(We are dependent upon the flow of oil and the issue of shipping is in the dumper. 11 months. Not a prayer"
He testified at a hearing co-chaired by Reps. Stephen Horn (R-Calif.) and Constance A. Morella (R-Md.). "I am concerned that any potential Y2K economic and social instability across the globe will ripple through to the United States," Morella said.
( He is perenially and perpetually 'concerned'. Nothing more. This way he will always be able to point back over his shoulder at the smoldering ruins and say, "Ya see. I was 'concerned'.)
John A. Koskinen, chairman of the President's Council on Year 2000 Conversion, told Horn and Morella that the U.S. government has started working with a United Nations committee to set up an "international Y2K cooperation center" to deal with cross-border networks such as telecommunications and transportation.
(Too late. shoulda done that three years ago.)
Look, I have said over and over again, that the big issue is the economic context. The rest of the world maintains 75% of all the code. It is not even being partially addressed. The world's economies WILL collapse. No ifs, ands or buts about it. When they go, we go right along with them
But all the government bozos can't make up their minds. Things 'could' happen. They refuse to 'comment' upon the impact.
Paul Milne If you live within five miles of a 7-11, you're toast.
-- Paul Milne (email@example.com), January 21, 1999
You know, when I read that passage I was left with one obvious question. If it's premature to concern ourselves with Chernobyl-type failures in Russia, that's OK. I'm no nuclear engineer. But as a layman, my question to the expert, "When will it be time to worry about nuclear catastrophe in Russia?" February?, August?, December 28? I'd love to write more, but I have some cud to chew. (Sure beats panic!)
-- Puddintame (firstname.lastname@example.org), January 21, 1999.
Its great that you are sharing your posts on this forum, too. Great stuff!
-- King of Spain (email@example.com), January 21, 1999.
So does that mean my beanie babies won't be worth anything any more??
(just kidding, I'm well aware they aren't worth anything now )
-- (firstname.lastname@example.org), January 21, 1999.
It's fun to stay at the Y--M--C--A !!!
-- The Village Person (email@example.com), January 21, 1999.
Glad to see you're in a good mood, Mr. Milne. You must realize that, given the total collapse of our technical infrastructure, we ALL are toast, 7-11 or no. You can postpone things a bit (a year? Five?) and I wish you luck, but you'll die, too, in the end. More people died from disease after World War I than from the war itself--who were you planning on calling when you get otitic meningitis, or septicemic from a previously treatable pneumonia, or develop osteomyelitis from that cut you got on your foot chopping wood? Not to mention viral infections, hypertensive hemorrhage, myocardial ischemia, etc etc. You are undoubtedly correct in your appraisal of the situation, but you may be avoiding the ultimate conclusion: you'll die, too, as will Cory at his Dragon Ranch, as will everyone else. Or can you present FACTS to dispute this? Who will be unconcerned about the loss of this century's technical infrastructure? Why, those poor dirt farmers in the third world, the Masai, the Papua New Guineans, etc. They'll go right on doing what they've always done. The meek will inherit the earth, after all. Go read Shelley's poem Ozymandias: there is nothing new under the sun, and all earthly empires collapse: in our case, sooner rather than later.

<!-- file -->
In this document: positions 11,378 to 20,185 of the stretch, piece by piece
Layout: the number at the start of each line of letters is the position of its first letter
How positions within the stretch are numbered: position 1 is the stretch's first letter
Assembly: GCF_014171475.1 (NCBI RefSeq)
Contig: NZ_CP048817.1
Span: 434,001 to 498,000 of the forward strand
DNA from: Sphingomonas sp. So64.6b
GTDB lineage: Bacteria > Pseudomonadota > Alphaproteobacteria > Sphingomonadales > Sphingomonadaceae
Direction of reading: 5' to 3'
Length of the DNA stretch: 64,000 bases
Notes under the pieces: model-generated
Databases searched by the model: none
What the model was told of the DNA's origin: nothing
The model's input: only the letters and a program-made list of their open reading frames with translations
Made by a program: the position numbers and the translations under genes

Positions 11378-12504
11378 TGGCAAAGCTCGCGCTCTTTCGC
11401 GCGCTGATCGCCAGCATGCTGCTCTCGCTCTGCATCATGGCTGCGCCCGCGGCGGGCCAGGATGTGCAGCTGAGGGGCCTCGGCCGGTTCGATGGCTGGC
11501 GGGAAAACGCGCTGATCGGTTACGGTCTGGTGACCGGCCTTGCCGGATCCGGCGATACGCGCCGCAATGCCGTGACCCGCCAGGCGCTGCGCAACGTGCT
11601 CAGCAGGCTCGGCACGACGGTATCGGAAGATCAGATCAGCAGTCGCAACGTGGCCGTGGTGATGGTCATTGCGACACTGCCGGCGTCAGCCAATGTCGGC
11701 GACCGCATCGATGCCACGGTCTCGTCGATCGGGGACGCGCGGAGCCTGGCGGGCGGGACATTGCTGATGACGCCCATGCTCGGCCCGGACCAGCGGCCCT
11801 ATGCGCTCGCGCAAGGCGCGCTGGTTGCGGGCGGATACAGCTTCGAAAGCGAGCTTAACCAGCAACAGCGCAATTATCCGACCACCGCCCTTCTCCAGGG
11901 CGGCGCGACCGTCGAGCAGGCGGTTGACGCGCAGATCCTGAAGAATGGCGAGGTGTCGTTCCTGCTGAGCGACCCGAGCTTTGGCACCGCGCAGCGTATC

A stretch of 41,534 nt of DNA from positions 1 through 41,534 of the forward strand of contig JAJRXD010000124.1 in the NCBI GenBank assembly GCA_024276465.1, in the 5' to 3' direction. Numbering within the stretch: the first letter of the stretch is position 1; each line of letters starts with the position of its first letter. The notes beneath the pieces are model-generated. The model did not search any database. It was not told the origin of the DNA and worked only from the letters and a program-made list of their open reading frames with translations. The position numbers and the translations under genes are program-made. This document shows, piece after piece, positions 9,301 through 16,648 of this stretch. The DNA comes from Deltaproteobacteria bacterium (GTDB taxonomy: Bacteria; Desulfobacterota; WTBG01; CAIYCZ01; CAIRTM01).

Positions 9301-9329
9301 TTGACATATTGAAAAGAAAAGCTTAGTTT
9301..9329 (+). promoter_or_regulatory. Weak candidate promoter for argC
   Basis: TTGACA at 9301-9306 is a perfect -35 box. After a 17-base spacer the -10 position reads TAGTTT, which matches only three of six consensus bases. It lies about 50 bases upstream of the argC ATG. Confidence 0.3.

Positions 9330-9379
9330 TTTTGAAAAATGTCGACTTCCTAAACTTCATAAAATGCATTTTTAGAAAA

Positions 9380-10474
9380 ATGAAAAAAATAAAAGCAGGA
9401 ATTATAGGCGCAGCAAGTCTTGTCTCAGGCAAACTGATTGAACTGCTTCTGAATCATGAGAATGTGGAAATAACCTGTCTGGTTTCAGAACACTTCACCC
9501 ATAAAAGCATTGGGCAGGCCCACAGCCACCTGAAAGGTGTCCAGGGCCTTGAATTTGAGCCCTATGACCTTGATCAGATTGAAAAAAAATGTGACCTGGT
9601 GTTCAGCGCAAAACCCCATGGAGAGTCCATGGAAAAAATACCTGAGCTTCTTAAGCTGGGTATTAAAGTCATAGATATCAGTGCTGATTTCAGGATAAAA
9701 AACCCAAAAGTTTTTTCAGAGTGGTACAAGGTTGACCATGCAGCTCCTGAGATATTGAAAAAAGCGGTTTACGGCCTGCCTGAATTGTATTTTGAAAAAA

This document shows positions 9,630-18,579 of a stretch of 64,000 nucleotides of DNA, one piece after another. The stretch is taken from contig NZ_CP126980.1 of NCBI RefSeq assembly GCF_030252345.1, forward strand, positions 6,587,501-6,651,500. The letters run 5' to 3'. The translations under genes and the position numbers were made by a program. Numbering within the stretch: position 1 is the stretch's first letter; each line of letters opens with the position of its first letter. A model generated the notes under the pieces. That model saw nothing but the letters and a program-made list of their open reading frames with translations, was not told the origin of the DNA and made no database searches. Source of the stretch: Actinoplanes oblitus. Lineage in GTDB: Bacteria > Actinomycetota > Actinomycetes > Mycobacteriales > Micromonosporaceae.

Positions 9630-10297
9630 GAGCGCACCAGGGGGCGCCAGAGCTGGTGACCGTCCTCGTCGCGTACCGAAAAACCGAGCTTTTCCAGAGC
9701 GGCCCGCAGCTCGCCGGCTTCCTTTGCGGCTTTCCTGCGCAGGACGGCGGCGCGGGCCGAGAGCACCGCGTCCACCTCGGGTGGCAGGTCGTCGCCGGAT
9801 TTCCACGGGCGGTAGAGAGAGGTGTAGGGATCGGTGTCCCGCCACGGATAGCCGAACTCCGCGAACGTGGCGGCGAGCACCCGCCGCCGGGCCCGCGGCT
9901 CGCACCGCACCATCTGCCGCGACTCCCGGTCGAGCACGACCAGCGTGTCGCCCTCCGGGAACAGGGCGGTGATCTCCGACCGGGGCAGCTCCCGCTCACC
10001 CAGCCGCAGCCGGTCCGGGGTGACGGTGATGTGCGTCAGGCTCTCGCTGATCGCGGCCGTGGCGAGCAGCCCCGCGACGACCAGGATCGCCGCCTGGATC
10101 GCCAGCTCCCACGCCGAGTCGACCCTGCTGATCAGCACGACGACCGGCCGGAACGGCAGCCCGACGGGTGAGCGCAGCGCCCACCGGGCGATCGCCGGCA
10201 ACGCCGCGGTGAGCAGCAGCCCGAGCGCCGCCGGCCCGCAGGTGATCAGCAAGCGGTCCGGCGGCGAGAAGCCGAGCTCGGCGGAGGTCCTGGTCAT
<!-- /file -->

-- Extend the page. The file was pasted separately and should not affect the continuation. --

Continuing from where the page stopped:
-- who doesn't (who firstname.lastname@example.org), January 21, 1999.
In response to 'who Cares'
I always love ignoramuses who reply. The issue is that those who prepare have the BEST chance to survive. NO ONE has a guarantee of survival. But for morons like you to sit there and spout of with the 'we're all gonna die' crap is laughable.
You are the 'real' quitter.
-- Paul Milne (email@example.com), January 21, 1999.
The collapse of late-twentieth-century technology will not automatically doom everyone in those societies dependent upon technology, but it most assuredly will doom who fail to prepare for it. My impression is that you are not preparing, because you feel that it is unthinkable that a technological collapse will occur.
I wish you well.
-- Why2K? (firstname.lastname@example.org), January 21, 1999.
"whocares" Yes we are all going to die sooner or later, being prepared probably means a little later. It's too bad that once again Paul Milne is so ill tempered that he repells people with his ideas. When you see his name at the end of a post you say "good grief, it's Mr Bad Temper again.
-- thinkIcan (thinkIcan@make.it), January 21, 1999.
In response to 'think I can"
It's too bad that you can not be President of my 'fan club' any more.
Want some cheese to go with your 'whine'?
And they are NOT my ideas. They are the facts. And I could care less whether you 'like' them or not. And yes, I am most certainly bad tempered with fools. You will find that when you stop being one, you will not be treated like one.